Cleveland, Turkey and the belly of the whale

One of the contentious Jonah Marbles—dating from the very
beginning of Christianity at the CMA which Turkey has asked about

Turkey has undertaken the initial steps which may lead to calls for repatriation of objects in the collections of a number of prominent museums in North America and Europe. Steven Litt reports for the Cleveland Plain Dealer on the objects Turkey has asked about from Cleveland (via chasing aphrodite) at the Cleveland Museum of Art (CMA).

On the one hand, Turkey has some evidence of the location of the removal of these objects, and on the other, Museums like the CMA respond with a no comment on specific histories of the objects, along with protestations that Turkey lacks “clear evidence” of wrongdoing.

The museum acquired many of these objects during the notorious period of antiquities smuggling and looting. Litt’s conclusion to the piece nails the difficulty the CMA will encounter if it continues to avoid the issue with Turkey:

Whatever happens next, the Cleveland museum finds itself on the leading edge of a potentially bitter international controversy. Artworks that have resided quietly in its collection for decades have suddenly acquired a sharp contemporary relevance. And while the museum fends off challenges that could gut parts of its collection, it may also feel pressure to research and share more about the origins of works such as the Marcus Aurelius, which remain unknown.

Though this controversy differs from the Italian repatriations which had the benefit of direct photographic evidence tying the objects to the illegal smuggling network, the CMA will find itself in an uncomfortable position. Its best defense to the questions—and they are only questions so far as we know—is to respond in the same way the Getty, the Met, the MFA in Boston and others responded to questions about the acquisition of those other objects which suddenly appeared on the market in the 1970s and 1980s. Wouldn’t the just thing to do be to begin at least an initial good faith discussion with Turkey, especially when the Museum itself admits these objects originated in Asia Minor?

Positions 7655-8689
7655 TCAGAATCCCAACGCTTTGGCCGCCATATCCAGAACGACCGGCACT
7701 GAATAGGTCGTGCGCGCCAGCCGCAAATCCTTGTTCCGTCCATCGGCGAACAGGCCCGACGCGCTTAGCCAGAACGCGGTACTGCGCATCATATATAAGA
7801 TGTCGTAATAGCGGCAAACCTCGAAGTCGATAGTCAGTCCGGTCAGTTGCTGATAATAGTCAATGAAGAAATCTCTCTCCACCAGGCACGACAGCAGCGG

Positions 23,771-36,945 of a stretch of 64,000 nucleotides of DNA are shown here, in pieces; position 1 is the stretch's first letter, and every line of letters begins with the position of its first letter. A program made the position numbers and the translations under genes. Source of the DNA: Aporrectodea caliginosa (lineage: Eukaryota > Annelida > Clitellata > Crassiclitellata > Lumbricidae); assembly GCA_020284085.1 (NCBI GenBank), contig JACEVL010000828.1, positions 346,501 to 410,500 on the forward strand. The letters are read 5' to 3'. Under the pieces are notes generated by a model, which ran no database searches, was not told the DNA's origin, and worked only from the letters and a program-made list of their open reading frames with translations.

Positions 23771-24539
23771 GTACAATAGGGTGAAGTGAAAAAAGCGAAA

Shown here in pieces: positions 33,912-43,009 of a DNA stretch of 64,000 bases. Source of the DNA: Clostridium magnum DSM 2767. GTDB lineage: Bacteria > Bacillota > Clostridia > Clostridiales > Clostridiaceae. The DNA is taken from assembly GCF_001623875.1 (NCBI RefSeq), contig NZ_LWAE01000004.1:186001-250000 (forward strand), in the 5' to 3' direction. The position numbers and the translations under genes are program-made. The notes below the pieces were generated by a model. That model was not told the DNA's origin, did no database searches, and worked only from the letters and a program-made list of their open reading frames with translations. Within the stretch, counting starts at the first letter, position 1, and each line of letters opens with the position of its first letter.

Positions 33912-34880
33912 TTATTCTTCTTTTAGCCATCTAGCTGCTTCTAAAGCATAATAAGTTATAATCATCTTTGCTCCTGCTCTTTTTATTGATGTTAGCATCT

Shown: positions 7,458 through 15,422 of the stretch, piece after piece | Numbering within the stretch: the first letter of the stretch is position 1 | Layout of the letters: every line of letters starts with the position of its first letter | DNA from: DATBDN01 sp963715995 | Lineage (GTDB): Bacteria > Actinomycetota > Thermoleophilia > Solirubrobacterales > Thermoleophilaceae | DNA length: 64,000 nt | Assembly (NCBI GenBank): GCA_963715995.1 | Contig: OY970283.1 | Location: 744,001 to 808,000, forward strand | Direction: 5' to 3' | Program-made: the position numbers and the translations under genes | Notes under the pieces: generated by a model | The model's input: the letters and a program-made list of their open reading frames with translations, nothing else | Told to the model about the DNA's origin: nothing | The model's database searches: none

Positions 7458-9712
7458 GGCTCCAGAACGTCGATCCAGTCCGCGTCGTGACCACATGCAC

1. Steven Litt, Turkey’s inquiry into 22 treasures at the Cleveland Museum of Art lacks hard proof of looting, Cleveland Plain Dealer, 27 May 2012
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2 thoughts on “Cleveland, Turkey and the belly of the whale”

  1. Worth noting: there were no Polaroids of the Euphronios krater or the Getty’s Aphrodite. Correct me if I’m wrong, Derek, but if Turkey did file a civil suit for the seizure of the objects, the burden of proof would be a preponderance of the evidence, ie 50% plus 1.

  2. Exactly right about photos of the goddess and the krater (though the photos of Medici and Hecht triumphantly posing by the Krater in New York may count?). But there were poloroids linking individuals to known objects which had been looted, and tying those objects from Museums to dealers and ultimately looting via the organigram.

    The Standard of proof for Turkey would be a preponderance, but given the use of forfeiture and other far less expensive (and more effective) measures like public pressure, a direct suit would probably not be likely given the initial expense Turkey would bear in bringing the legal actions.

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